Philosophical questioning has continuously brought us to the fundamental questions of truth and meaning. The analytic tradition was not immune to such struggles. The work of 20th century philosophers like Hartry Field, H.P. Grice and Donald Davidson often focused on language, logic and semantics sometimes by way of Alfred Tarski’s work on truth and semantics. To consider semantics is to think of how language is used and how semantic structures help convey meaning and truth to words and sentences. We’ll give a short look at few of their strategies here.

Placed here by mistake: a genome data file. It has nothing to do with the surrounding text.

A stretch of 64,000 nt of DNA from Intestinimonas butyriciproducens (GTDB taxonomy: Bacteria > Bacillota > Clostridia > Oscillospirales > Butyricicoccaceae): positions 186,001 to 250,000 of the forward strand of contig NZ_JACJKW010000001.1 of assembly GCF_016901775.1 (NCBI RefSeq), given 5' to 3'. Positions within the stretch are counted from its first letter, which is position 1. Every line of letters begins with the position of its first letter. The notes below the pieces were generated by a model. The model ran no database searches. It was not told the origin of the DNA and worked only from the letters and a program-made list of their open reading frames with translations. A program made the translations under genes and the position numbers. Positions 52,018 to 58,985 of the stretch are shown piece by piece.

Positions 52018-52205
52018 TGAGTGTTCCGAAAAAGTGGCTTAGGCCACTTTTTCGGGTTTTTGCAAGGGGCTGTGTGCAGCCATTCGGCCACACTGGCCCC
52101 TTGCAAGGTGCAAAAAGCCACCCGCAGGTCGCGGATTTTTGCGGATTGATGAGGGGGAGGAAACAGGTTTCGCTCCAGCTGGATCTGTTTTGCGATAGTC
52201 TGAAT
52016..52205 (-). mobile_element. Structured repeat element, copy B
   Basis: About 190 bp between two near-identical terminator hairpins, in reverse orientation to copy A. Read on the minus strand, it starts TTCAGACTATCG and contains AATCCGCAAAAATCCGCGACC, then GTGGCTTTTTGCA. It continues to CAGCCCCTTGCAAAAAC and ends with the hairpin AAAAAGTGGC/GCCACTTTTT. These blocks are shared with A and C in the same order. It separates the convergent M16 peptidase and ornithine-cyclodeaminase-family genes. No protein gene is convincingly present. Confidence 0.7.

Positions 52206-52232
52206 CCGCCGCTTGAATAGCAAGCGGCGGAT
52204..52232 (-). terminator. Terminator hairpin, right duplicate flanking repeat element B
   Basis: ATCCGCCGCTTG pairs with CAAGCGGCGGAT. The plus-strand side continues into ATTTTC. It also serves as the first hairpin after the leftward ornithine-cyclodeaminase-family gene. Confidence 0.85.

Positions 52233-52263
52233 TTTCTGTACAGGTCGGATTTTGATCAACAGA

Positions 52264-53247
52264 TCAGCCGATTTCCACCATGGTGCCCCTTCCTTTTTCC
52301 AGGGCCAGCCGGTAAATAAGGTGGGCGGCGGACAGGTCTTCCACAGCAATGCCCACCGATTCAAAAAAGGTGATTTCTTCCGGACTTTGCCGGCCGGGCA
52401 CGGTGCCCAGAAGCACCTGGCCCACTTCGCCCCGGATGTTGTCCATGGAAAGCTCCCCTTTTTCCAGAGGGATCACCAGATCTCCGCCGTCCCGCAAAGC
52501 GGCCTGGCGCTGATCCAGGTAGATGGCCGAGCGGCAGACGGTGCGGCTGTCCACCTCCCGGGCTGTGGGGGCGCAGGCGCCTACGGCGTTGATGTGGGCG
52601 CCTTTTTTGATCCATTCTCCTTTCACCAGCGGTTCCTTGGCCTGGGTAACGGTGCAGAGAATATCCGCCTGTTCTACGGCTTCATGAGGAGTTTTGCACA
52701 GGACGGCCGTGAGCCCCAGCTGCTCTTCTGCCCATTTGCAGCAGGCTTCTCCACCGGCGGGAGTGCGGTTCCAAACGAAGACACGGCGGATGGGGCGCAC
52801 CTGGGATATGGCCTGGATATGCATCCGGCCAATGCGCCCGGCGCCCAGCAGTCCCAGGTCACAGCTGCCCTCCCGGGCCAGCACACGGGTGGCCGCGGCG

In the early 1970’s Hartry Field, in his paper “Tarski’s Theory of Truth” hoped to explain the semantics of natural language ultimately in physicalist terms. He did this through an elaborate critique of Alfred Tarski’s semantic notion of truth. Field then had to attempt to unravel Tarski’s conditions for truth by extending his rules to account for more subtleties. We find that midway though Field’s highly technical paper he quotes Tarski who admits that there are problems harmonizing semantics with scientific postulates (403). Field then has to find a way to carefully amend Tarksi’s truth and he finds a physicalist way of doing so by the scientific concept of a “valence” (406). “The valence of a chemical element is an integer that is associated with that element, which represents the sort of chemical combinations that the element enters into” (Field 406). Field meticulously shows that we can extend the use of the combining concept of valence to a linguistic model, suggesting that even if we try to reduce the concept of valance down to its constituent parts we are still left with approximations. “In other words, the main point of the [Field’s] paper survives when we replace the ideal of strict reduction [à la Tarski] by the ideal of approximate reduction [to get to truth]” (Field 413). Essentially Field was concerned with the problem of finding good semantics for words which thereby emphasized the importance of reducing truth to other semantical notions that were formalized logically as Tarski prescribed back in the 40’s. Field writes “I think they [Tarski’s semantical notions] are extremely important, and have applications not only to mathematics but also to linguistics and to more directly ‘philosophical problems about realism and objectivity” (398).